200Number of producers who increased knowledge of nutrition, ration balancing, mineral supplements, breeding, and reproduction
250Number of producers who increased knowledge of the strategies to promote animal health and welfare and reduce the potential for infectious diseases through proper use of vaccines, biosecurity, detection and identification of common diseases, appropriate use of animal medications, and mitigation of antimicrobial resistance transmission
5Number of producers who increased knowledge of animal waste management practices
20Number of producers who increased knowledge of how to prepare, mitigate, and recover from natural disasters impacting animal agriculture
* Note: Values may include numbers from multi-county efforts.
Value* Impact Description
4Number of producers who diversified their marketing strategies into local markets (direct, intermediated/food service, institutional).
200Number of producers (and other members of the local food supply chain) who have increased revenue
100Number of participants that have adopted farm safety practices
100Number of producers adopting extension-recommended practices related to planning, marketing, and financial management
100Number of producers implementing Extension-recommended best management practices for animal waste management
200Number of acres where Extension-recommended nutrient applications were used
200Number of producers who adopted Extension-recommended best management practices and production changes related to quality assurance (vaccinations, castration, culling techniques, etc.)
160Number of producers who adopted Extension-recommended best management practices and production changes related to genetic improvement (AI, heifer/bull selection)
180Number of producers who adopted Extension-recommended best management practices and production changes related to nutrition (mineral, feed rations)
8Number of producers who adopted Extension-recommended best management practices and production changes related to internal parasite management (fecals, deworming)
24Number of producers who adopted Extension-recommended best management practices related to pasture management
200Number of producers who adopted Extension-recommended best management practices and production changes related to nutrition, ration balancing, mineral supplement, breeding, and reproduction
20Number of producers using improved biosecurity practices
* Note: Values may include numbers from multi-county efforts.

Our community development programs build strong and thriving communities.

Our 4-H youth development programs grow the skills young people need to succeed in life and career.

Value* Outcome Description
8Number of teachers trained in 4-H STEM (Science, Technology, Engineering, Math) curriculum
1030Number of youth (students) increasing knowledge in STEM (Science, Technology, Engineering, Math)
516Total number of female participants in STEM program
22Number of high school age youth (students) participating as members of 4-H clubs
270Number of youth increasing knowledge of life skills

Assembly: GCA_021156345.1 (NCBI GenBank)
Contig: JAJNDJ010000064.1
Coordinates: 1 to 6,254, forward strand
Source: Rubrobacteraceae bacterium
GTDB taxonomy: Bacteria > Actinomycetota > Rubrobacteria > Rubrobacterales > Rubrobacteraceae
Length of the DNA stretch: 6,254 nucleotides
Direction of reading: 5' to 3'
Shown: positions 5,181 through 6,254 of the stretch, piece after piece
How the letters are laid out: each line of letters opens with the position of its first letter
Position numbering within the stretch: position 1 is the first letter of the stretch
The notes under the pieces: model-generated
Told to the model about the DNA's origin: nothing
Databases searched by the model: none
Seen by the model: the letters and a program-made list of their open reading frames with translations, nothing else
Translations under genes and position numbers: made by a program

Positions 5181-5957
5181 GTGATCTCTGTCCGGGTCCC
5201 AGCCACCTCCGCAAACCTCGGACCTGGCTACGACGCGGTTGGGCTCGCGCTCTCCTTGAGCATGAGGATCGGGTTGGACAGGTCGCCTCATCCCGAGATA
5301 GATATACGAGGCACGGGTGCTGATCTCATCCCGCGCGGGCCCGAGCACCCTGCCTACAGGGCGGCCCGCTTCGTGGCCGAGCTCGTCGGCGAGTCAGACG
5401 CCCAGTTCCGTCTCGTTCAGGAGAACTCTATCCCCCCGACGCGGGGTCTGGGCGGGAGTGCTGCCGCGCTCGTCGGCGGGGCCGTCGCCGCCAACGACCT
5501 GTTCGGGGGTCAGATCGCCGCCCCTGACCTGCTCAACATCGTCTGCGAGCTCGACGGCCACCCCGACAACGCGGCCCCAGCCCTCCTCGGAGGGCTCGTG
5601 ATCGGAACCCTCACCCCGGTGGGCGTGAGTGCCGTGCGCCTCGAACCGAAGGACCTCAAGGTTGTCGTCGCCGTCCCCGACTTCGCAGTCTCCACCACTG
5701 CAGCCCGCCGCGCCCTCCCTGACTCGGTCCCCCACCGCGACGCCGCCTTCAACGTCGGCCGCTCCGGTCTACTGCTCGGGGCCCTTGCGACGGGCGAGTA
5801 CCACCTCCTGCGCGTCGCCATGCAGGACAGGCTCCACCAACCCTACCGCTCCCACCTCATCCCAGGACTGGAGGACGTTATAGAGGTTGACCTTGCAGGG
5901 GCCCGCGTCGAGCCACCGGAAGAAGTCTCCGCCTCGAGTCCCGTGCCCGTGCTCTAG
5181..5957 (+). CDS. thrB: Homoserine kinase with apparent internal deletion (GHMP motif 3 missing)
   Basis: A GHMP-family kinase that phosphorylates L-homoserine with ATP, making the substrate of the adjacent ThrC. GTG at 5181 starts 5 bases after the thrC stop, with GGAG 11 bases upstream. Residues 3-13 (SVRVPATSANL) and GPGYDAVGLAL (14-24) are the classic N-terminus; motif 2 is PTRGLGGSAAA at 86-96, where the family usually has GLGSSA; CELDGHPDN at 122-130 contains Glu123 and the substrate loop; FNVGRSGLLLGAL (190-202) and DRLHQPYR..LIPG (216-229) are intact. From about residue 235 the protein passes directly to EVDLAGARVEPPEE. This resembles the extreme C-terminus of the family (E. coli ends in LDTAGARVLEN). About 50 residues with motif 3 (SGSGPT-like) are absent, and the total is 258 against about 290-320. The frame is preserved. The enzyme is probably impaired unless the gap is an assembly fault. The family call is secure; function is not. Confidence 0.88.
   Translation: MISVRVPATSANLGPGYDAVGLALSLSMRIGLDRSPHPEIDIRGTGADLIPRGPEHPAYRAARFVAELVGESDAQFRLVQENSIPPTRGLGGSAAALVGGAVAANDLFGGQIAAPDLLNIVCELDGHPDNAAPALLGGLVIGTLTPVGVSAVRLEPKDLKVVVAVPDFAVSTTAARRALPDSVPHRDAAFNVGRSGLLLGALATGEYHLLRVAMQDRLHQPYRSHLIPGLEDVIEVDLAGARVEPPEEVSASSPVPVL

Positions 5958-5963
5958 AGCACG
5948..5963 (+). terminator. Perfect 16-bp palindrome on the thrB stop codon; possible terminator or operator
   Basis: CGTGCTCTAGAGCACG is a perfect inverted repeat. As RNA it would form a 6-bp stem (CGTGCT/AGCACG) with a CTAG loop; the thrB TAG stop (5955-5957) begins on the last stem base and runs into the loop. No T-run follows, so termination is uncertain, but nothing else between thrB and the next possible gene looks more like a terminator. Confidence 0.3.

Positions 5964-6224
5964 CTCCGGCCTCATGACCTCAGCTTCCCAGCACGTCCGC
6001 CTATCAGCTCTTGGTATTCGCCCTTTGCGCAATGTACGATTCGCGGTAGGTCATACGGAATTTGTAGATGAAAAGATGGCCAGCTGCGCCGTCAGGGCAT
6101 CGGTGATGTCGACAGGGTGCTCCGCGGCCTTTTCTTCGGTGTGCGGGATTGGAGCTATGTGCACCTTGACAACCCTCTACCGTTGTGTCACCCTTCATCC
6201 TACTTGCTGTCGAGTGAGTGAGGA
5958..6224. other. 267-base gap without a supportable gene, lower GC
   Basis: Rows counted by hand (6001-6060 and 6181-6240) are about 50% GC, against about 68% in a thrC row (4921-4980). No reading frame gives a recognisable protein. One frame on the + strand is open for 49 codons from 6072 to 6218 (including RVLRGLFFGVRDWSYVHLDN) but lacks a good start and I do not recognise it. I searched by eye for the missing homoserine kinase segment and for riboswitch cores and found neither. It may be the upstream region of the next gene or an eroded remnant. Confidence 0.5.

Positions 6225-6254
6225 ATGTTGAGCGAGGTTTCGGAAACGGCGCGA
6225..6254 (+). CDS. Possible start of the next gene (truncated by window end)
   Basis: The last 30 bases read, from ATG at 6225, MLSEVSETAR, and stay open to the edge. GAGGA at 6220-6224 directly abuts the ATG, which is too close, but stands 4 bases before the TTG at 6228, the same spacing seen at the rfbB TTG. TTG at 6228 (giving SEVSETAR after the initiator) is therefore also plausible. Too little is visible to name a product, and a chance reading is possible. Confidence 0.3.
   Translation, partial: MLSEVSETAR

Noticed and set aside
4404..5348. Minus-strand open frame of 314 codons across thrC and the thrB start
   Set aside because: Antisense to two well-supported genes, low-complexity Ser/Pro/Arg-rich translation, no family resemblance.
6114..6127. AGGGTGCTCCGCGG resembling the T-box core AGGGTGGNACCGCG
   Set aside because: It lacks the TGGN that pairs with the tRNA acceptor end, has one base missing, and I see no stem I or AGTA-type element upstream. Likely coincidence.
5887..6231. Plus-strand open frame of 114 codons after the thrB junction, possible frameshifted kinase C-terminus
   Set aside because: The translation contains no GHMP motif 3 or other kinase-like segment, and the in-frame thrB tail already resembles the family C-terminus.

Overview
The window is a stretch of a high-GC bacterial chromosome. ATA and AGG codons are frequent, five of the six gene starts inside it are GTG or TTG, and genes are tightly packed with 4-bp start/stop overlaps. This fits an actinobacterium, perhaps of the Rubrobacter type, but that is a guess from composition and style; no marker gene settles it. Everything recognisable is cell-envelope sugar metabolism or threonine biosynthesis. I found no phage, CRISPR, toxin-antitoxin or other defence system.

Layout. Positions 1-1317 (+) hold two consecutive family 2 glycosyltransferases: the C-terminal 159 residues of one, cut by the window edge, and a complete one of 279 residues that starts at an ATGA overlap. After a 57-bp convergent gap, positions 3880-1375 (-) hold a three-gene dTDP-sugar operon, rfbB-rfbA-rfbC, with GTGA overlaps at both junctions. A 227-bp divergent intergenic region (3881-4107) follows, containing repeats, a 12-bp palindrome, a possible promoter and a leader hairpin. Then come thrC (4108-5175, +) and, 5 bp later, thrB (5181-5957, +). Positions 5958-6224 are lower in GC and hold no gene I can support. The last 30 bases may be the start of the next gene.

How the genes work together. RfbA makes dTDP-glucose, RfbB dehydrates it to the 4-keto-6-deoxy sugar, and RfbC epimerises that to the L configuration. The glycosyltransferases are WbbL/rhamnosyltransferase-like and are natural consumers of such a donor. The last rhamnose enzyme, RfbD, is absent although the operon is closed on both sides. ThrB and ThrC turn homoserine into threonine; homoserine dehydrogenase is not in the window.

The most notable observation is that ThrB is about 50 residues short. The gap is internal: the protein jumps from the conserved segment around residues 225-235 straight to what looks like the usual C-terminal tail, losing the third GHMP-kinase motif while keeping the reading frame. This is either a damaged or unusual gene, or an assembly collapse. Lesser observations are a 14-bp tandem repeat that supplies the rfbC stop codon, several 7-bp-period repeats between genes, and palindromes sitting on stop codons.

268Number of children/youth who improved knowledge of local food and agricultural systems.
198Number of youth increasing/improving knowledge, attitudes, skills, and/or aspirations regarding leadership
605Number of youth demonstrating increased knowledge of natural resources and environmental issues
* Note: Values may include numbers from multi-county efforts.
Value* Impact Description
16Number of teachers using 4-H STEM (Science, Technology, Engineering, Math) curriculum in their classrooms
264Number of youth (students) gaining career / employability skills
4Number of youth (students) gaining entrepreneurship skills
200Number of youth using effective life skills
15Number of youth willing to participate in conservation actions
345Number of youth increasing their physical activity
18Number of youth volunteers serving in new or expanded roles within Extension
1Number of youth volunteers serving in new or expanded roles beyond Extension, including community boards and task forces
240Number of youth increasing their fruit and vegetable consumption
* Note: Values may include numbers from multi-county efforts.

Our natural resource and environmental programs conserve our precious natural resources and maintain a clean and healthy environment.

Value* Outcome Description
50Number of participants willing to participate in conservation actions (such as rain gardens, wildlife management, conservation easements, land trusts, generational planning, etc.)
100Number of participants increasing their knowledge about best management practices (including storm water systems, septic system maintenance, erosion control, rain gardens, forestry, etc.)
4Number of child and youth educators aspiring to implement quality outdoor learning environments for children
300Number of adults demonstrating increased knowledge of natural resources and environmental issues
* Note: Values may include numbers from multi-county efforts.
Value* Impact Description
24Number of participants implementing extension-recommended practices to conserve water use and protect water quality